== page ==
Steve Tuhy has transitioned from being an apprentice at the Operating Engineers Local 49 Training Center, to landing a job as an instructor/mechanic at the Training Center to now being their Apprenticeship Coordinator.

However Tuhy grew up on a farm and has been around equipment his entire life, so it was only natural that he decided to pursue a career with heavy equipment.

Tuhy attended Central Lakes College, but after graduation began the Operating Engineers Local 49 Apprenticeship Program in 2005.

“After I graduated that’s when I first found out about the apprenticeship program,” Tuhy said. “But I knew I always wanted to go union.”

Tuhy’s first couple years in the Apprenticeship Program he was hired on part time by the Training Center as an operator/mechanic.

During that time, he was part of the crew that worked on the site prep for the current Operating Engineers Local 49 Training Center building, and in the wintertime he worked in the shop.

“We were pounding the silt fence in for a couple weeks as site prep for the Training Center, and I ran some of the equipment at the site,” Tuhy said.

In 2012, Tuhy was brought on full time to the Training Center as a full time instructor and mechanic.

“My first time instructing a class I had only about three weeks to prep for the class, so it was definitely a new experience for me – at the time – but I really enjoyed it,” he said.

In the summer of 2016, Tuhy was hired on full time by the Local 49 Training Center as an Apprenticeship Coordinator.

As the Apprenticeship Coordinator, Tuhy is responsible for transitioning apprentices throughout the program, and tries to be a mentor to apprentices.

“You’re kind of a mentor to them as far as if they have questions about the industry, problems on the job and then making sure that they’re taking the proper classes,” he said.

Tuhy said that if he could give any advice to high school students who may be unsure if college is for them is to let them know there are other options.

“You don’t have to go to school to get a very rewarding career, and be able to take care of your family at a very livable wage,” Tuhy said. “And you don’t have to have the student debt.”

Tuhy said that when he goes out and visits with high school students another common theme is not everyone is a good fit for a “desk job.”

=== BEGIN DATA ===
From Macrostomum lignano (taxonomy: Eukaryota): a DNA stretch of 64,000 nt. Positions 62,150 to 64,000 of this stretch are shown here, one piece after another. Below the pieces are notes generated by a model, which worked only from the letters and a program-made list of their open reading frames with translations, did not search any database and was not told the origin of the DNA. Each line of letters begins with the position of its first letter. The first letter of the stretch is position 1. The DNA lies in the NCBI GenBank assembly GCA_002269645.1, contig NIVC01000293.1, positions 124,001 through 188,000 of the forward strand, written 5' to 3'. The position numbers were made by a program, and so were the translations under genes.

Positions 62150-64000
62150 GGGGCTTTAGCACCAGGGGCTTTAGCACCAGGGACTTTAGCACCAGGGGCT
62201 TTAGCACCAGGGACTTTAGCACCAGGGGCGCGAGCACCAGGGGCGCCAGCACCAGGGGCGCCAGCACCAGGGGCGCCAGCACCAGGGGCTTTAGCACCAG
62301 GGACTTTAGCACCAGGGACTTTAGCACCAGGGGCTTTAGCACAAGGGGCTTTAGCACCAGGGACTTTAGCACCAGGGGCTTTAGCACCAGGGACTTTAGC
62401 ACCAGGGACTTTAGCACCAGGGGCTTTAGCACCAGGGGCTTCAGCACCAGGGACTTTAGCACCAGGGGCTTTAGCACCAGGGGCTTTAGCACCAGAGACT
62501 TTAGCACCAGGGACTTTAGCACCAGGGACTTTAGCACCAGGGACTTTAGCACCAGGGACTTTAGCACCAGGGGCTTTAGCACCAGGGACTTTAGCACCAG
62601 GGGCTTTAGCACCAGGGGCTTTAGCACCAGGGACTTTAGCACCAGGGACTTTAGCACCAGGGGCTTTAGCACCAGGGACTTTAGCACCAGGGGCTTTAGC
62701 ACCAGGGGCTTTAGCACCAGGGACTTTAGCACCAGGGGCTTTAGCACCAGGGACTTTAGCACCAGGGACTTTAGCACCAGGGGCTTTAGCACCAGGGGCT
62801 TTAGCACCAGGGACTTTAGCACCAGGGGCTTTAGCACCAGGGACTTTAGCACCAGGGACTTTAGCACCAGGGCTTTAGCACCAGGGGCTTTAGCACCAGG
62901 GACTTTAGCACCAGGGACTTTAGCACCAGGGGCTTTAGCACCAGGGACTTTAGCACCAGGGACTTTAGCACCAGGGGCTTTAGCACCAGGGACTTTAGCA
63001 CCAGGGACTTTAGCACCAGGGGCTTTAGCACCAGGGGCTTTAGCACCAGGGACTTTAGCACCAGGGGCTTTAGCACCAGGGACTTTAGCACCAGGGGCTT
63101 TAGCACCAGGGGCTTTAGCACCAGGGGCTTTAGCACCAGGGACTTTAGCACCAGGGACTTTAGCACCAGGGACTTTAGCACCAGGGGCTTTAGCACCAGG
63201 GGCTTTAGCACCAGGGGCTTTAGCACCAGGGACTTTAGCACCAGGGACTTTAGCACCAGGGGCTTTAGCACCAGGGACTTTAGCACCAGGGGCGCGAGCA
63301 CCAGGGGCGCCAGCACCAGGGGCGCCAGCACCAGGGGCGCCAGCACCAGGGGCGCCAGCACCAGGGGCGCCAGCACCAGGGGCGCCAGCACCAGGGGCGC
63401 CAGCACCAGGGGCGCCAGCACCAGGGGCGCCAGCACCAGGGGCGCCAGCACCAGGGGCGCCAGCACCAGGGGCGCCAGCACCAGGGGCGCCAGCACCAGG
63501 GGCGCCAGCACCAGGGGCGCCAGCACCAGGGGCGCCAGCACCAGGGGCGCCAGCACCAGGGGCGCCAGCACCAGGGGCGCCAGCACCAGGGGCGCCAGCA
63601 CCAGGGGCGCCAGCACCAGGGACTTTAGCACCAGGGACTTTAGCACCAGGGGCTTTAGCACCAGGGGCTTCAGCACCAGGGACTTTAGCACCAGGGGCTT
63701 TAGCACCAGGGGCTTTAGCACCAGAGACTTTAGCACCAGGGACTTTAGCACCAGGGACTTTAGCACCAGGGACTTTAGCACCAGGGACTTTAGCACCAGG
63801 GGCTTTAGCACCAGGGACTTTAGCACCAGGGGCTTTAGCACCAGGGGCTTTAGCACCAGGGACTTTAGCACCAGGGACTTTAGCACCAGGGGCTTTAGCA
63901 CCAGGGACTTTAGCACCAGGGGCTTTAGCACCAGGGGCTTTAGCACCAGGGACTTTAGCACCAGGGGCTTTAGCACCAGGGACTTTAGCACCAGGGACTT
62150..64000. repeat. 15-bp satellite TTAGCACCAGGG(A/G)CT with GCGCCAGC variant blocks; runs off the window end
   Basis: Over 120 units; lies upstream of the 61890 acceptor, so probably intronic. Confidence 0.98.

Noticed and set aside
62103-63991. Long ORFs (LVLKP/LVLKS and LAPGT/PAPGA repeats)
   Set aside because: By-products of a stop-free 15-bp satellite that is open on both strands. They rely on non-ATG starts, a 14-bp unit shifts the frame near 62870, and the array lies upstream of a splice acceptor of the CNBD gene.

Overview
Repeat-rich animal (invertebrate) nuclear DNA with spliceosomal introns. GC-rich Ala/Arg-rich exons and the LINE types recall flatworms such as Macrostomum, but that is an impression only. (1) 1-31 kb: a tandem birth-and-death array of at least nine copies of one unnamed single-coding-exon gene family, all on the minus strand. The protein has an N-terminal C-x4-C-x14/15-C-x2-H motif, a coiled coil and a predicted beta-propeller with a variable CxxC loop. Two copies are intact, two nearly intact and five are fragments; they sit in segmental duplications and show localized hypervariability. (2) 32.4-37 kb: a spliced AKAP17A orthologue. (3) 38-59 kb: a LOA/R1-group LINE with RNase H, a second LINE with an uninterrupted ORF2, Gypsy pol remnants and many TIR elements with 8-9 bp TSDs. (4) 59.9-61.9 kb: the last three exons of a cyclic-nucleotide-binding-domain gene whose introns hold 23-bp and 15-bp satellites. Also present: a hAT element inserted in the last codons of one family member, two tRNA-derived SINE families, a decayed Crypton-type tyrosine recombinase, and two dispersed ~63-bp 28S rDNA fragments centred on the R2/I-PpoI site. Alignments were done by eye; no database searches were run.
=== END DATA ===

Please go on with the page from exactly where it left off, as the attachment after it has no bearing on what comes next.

“Some people are not meant to sit behind a desk or in a classroom, but they are hands on learners,” he said. “The Training Center is great for that because most of the training is hands on.”

The Training Center offers apprentices the opportunity to “earn while you learn” which is a huge factor when students are looking for a career path after high school, or if someone is looking for a career change.

“You’re making money while you’re learning a trade,” he said. “You’re learning a career and that’s the biggest thing I’ve pushed to these new apprentices.”

“This isn’t just a job; it’s a career path,” Tuhy added.

When speaking to new apprentices, Tuhy says in addition to the positives about the Apprenticeship Program, he also talks to them about the reality of the construction industry.

“You have to want this industry,” he said. “They (apprentices) have to understand that you’re going to travel, and it does take a whole family, at times, to be understanding and committed.”

While the industry can be demanding at times, Tuhy stresses to apprentices that it is a positive and rewarding experience beginning as an apprentice, earning while you learn and growing your skills as an operator to further their career.

“I always tell them (apprentices) to never stop learning, and to keep growing their skills,” he said. “You get as much out of this career as you put into it.”

For more information on the Local 49 Apprenticeship Program please visit